US to check foreigners’ social media activity to identify ‘potential threats’
In a move designed to spot potential terror threats, the US government quietly began requesting select foreign visitors to provide their Facebook, Twitter and other social media accounts upon arriving in the country, according to a media report.
Since Tuesday, foreign travelers arriving in the United States on the visa waiver programme have been presented with an “optional” request to “enter information associated with your online presence”, a government official confirmed on Thursday.
The prompt includes a drop-down menu that lists platforms including Facebook, Google Plus, Instagram, LinkedIn and YouTube, as well as a space for users to input their account names on those sites, Politico reported.
The new policy comes as Washington tries to improve its ability to spot and deny entry to individuals who have ties to terrorist groups like the Islamic State. But the government has faced a barrage of criticism since it first floated the idea last summer.
The Internet Association, which represents companies including Facebook, Google and Twitter, at the time joined with consumer advocates to argue the draft policy threatened free expression and posed new privacy and security risks to foreigners.
Now that it is final, those opponents are furious the Obama administration ignored their concerns.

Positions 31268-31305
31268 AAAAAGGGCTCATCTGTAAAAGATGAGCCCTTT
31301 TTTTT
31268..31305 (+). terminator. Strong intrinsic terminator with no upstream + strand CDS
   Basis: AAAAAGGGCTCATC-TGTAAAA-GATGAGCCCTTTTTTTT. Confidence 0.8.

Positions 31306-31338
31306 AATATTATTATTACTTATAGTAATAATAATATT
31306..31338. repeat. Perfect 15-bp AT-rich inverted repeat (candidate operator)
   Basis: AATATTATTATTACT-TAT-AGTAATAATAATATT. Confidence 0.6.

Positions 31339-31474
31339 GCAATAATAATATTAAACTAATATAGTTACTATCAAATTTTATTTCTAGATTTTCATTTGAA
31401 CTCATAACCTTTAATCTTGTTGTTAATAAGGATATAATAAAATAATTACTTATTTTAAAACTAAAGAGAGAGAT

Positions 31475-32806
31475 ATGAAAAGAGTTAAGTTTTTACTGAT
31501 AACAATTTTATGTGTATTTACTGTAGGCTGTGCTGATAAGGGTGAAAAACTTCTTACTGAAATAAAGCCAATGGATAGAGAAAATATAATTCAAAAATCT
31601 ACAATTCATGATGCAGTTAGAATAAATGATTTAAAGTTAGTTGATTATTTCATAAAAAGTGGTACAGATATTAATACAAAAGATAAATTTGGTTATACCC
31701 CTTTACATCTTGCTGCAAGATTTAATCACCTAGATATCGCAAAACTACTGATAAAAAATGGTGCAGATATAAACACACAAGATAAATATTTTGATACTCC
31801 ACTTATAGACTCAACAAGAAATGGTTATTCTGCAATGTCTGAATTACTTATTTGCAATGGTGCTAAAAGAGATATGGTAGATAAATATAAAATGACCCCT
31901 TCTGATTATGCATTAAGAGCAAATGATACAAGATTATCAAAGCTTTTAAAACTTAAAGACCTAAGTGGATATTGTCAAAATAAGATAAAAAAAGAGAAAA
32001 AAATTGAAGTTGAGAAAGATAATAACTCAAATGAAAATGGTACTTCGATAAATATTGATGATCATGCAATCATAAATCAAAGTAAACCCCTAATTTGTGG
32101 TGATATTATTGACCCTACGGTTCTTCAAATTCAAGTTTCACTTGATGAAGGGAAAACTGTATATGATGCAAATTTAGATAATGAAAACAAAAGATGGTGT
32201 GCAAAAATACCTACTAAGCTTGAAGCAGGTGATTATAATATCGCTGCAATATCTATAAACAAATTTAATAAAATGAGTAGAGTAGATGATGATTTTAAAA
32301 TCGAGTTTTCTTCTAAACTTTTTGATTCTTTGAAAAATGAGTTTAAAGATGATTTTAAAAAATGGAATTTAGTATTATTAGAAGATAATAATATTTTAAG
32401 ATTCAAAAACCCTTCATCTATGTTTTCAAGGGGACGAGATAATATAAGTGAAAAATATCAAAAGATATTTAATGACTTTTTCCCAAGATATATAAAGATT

“There are very few rules about how that information is being collected, maintained [and] disseminated to other agencies, and there are no guidelines about limiting the government’s use of that information,” said Michael W Macleod-Ball, chief of staff for the American Civil Liberties Union’s Washington office.
A spokeswoman for Customs and Border Protection, who said the government approved the change on December 19, said the new policy is meant to “identify potential threats”.
Previously, the agency had said it wouldn’t prohibit entry to foreigners who didn’t provide their social media account information.
The question itself is included in what’s known as the Electronic System for Travel Authorisation, a process that certain foreign travelers must complete to come to the US.
ESTA and a related paper form specifically apply to those arriving here through the visa-waiver program, which allows citizens of 38 countries to travel and stay in the United States for up to 90 days without a visa.
After the policy changed, Nathan White, the senior legislative manager of Access Now, again blasted it as a threat to human rights.
“The choice to hand over this information is technically voluntary,” he said. “But the process to enter the US is confusing, and it’s likely that most visitors will fill out the card completely rather than risk additional questions from intimidating, uniformed officers -- the same officers who will decide which of your jokes are funny and which ones make you a security risk”.